The RTX 4070 Super is the first of Nvidia's refreshed Ada GPUs to hit the market, with another two on the way this month. We've covered the new chip in depth in my Nvidia RTX 4070 Super review of the Founders Edition, but we've also got an overclocked version to play with, here in the shape of the PNY RTX 4070 Super XLR8.
Or, to use its preposterous official title, the PNY GeForce RTX 4070 Super 12GB XLR8 Gaming VERTO EPIC-X RGB Overclocked Triple Fan edition. Yeeeaaaah.
In truth I find factory overclocked versions of standard graphics cards a tricky proposition. A long time ago, in a gaming industry that feels so very far away, they made some sort of sense. Your graphics card had a defined clock speed, and to get anything more than that you'd have to either overclock your card, by getting elbow deep into the settings yourself, or pay the manufacturer to do it at the factory level.
And, sometimes, it was worth the extra money to get that bit of extra performance out of your GPU, where the manufacturer might have a specific cooler, and some special overclocking nouse to really get the most out of the silicon. It would also give you the confidence to maybe take that overclock even further and push a factory overclocked card harder knowing it had the power componentry and cooling to make it all possible.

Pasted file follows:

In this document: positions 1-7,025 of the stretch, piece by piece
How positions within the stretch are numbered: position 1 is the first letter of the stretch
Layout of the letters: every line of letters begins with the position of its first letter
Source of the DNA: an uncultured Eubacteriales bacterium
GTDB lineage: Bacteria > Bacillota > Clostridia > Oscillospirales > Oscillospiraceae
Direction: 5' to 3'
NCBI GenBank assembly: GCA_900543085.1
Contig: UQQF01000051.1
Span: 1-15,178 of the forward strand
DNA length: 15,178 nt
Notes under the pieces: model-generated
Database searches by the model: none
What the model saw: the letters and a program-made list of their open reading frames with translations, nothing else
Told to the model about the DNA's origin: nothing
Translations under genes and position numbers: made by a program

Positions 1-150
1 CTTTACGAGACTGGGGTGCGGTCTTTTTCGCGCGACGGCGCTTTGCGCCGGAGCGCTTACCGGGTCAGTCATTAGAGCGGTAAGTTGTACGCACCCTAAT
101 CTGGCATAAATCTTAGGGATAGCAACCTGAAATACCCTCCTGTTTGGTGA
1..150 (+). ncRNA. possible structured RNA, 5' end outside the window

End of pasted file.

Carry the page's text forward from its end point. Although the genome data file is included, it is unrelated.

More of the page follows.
RTX 4070 Super XLR8 specs
GPU: Nvidia AD104
CUDA cores: 7,168
Lithography: TSMC 4N
L2 cache: 48MB
Boost clock: 2,505MHz
Memory: 12GB GDDR6X
Memory bus: 192-bit
That's not really a thing now we have dynamic clock speeds, which alter on the fly depending on the cooling or power available to the GPU. You can even dial that in to your particular chip with Nvidia's OC Scanner. That's an automatic feature which tests different power levels to deliver a voltage curve specific to your own silicon.
That all means graphics cards are already essentially pushing themselves towards the limits of what is possible with each GPU and within certain power limits. Which also makes factory overclocked cards an increasing irrelevance. And, honestly, they have been for generations now.
We've covered the RTX 4070 Super's AD104 specs in our main review, but suffice to say you're getting an healthy core count increase—from 5888 to 7168 CUDA cores—and a little extra L2 cache. Aside from that, everything else is essentially the same as the RTX 4070 it's sadly not entirely replacing, meaning 12GB GDDR6X on a 192-bit memory bus, and a boost clock of 2,475MHz. The base clock of the RTX 4070 Super has risen by a nominal 60MHz compared with the reference RTX 4070 GPU, but that is honestly rather irrelevant in the face of dynamic clock speeds.
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The base clock of this this PNY RTX 4070 Super XLR8 remains the same, at 1,980MHz, but where it differs is in the boost clock. Your factory overclock in this instance is 30MHz. Yes, just 30MHz. That's how it is with factory overclocks these days; so your pricier card has a boost clock of 2,505MHz instead. In dollar terms, it probably works out as about the same increase in price, too. Ahead of launch I don't have final pricing for this model, but looking at other overclocked RTX 4070 Super cards $630 looks quite likely.